Glucosamine chondroitin combo beneficial in knee osteoarthritis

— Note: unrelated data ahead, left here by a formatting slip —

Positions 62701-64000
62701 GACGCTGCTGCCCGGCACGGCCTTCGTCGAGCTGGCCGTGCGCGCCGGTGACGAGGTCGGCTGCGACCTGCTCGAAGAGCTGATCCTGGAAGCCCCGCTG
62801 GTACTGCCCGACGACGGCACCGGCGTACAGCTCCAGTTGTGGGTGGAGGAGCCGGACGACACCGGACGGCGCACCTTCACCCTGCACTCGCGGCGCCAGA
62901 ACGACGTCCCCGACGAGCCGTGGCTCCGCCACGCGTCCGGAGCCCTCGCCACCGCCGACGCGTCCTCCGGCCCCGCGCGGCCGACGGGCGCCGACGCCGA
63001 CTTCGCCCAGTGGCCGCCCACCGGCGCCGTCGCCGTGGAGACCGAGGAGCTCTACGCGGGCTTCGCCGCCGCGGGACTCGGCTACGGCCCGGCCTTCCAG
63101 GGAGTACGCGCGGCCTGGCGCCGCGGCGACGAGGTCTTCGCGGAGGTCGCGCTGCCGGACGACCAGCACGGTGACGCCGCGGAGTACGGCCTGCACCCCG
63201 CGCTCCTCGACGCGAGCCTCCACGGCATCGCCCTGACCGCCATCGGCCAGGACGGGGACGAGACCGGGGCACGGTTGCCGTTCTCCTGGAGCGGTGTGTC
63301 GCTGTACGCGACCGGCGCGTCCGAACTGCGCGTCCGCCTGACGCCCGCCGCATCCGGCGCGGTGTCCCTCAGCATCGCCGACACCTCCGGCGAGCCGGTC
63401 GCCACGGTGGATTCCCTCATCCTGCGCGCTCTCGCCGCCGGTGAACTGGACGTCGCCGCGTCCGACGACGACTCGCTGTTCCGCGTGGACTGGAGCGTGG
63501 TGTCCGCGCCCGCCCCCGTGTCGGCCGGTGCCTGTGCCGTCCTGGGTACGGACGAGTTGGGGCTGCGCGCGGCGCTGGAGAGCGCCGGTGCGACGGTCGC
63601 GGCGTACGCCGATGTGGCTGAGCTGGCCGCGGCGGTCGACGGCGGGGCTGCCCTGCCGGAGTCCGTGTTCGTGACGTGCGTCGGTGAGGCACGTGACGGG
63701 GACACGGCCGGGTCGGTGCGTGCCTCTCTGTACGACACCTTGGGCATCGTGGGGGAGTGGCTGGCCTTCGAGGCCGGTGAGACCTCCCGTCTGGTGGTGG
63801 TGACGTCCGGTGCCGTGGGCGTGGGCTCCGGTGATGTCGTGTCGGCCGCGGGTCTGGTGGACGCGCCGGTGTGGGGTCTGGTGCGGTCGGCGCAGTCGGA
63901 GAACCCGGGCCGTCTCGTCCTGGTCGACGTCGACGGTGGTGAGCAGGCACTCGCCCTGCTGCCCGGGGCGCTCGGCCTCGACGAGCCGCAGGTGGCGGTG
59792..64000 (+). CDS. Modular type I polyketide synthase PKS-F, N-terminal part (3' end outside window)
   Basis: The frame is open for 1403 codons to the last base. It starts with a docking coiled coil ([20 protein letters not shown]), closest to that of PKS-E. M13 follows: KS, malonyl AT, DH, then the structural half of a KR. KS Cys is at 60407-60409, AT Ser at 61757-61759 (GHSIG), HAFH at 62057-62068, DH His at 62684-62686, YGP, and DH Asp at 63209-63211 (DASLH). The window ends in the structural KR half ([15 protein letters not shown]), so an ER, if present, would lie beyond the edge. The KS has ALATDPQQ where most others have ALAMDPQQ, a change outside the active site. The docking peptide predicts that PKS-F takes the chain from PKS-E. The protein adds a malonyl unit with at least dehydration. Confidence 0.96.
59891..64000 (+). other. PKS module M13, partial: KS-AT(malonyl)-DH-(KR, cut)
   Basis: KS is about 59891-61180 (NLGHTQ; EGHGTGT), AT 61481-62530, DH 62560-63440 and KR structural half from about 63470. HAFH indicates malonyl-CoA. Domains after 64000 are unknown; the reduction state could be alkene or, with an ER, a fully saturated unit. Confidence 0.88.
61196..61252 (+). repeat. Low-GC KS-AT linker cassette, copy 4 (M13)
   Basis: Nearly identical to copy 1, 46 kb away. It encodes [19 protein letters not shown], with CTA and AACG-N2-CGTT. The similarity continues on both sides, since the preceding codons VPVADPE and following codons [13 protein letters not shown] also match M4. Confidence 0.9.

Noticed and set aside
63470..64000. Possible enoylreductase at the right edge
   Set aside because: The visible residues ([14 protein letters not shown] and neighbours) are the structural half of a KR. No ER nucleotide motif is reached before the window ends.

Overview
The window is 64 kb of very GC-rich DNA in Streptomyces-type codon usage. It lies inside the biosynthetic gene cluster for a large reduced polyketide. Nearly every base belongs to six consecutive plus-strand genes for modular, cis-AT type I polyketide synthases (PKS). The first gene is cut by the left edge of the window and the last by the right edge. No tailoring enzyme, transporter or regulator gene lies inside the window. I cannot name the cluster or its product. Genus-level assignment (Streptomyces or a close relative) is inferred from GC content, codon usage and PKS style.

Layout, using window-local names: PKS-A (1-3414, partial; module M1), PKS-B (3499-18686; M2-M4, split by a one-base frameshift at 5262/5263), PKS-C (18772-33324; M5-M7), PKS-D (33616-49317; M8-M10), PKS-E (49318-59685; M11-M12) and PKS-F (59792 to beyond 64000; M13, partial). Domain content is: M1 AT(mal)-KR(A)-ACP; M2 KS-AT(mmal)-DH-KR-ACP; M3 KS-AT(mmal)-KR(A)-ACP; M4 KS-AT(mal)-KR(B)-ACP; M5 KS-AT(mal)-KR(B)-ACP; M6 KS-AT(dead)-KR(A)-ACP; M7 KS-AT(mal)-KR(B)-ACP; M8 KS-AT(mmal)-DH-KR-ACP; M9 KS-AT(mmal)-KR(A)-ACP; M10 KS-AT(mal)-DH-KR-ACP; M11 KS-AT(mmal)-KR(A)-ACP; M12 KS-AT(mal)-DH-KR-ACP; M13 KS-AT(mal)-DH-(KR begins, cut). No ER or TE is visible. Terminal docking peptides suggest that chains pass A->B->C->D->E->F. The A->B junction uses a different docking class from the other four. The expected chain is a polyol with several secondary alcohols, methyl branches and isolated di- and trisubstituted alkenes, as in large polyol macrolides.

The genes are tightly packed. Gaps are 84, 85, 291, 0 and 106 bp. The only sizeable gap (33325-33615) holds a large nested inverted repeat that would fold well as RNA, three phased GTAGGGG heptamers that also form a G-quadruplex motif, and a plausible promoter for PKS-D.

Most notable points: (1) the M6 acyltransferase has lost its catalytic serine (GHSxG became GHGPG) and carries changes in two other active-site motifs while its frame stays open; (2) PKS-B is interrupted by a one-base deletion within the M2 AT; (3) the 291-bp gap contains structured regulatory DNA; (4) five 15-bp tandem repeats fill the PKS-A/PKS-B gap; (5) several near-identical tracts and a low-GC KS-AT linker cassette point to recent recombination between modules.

Combining the commonly used supplements glucosamine and chondroitin reduces joint space narrowing in people with symptomatic knee osteoarthritis, new Australian data shows. The researchers, led by Dr Marlene Fransen from the Faculty of Health Sciences, University of Sydney, found patients who had two years of the daily combination treatment, had a reduction of 0.1mm in joint space narrowing (JSN) compared to placebo: (p=0.046) mean difference 0.10 mm (95% CI 0.002 mm to 0.20 mm).  Narrowing joint-space indicates cartilage loss and worsening osteoarthritis. The double-blind randomised placebo-controlled clinical trial included 605 participants, aged 45–75 years, reporting chronic knee pain and with evidence of medial tibio-femoral compartment narrowing (but retaining >2 mm medial joint space width). They were randomised to once daily: glucosamine sulfate 1500 mg (n=152), chondroitin sulfate 800 mg (n=151), a combination of both dietary supplements (n=151) or matching placebo capsules (n=151). JSN (mm) over 2 years was measured from digitised knee radiographs. Maximum knee pain (0–10) was self-reported in a participant diary for 7 days every 2 months over 1 year. The researchers found that the reduction in JSN only occurred in the group who had taken both supplements together, with no improvement detected in patients randomised to either of the supplements on its own. However, they hypothesised that as both glucosamine and chondroitin have similar effects on articular cartilage, it may be that the combination increased overall dosage to a therapeutic level. All four allocation groups demonstrated reduced knee pain over the first year, but no significant between-group differences (p=0.93) were detected. According to their findings the researchers worked out that 14 patients would need to take the glucosamine-chondroitin combination for two years to avoid one knee replacement surgery within the following 2-5 year period. That said, they concluded that allocation to the glucosamine–chondroitin combination resulted in “a statistically significant reduction in JSN at 2 years.  “The clinical significance of the study findings is highlighted by the demonstrated increased risk of knee joint replacement surgery with increased annual JSN or cartilage losses,” they wrote. Source: Annals of the Rheumatic Diseases 2013 doi:10.1136/annrheumdis-2013-203954

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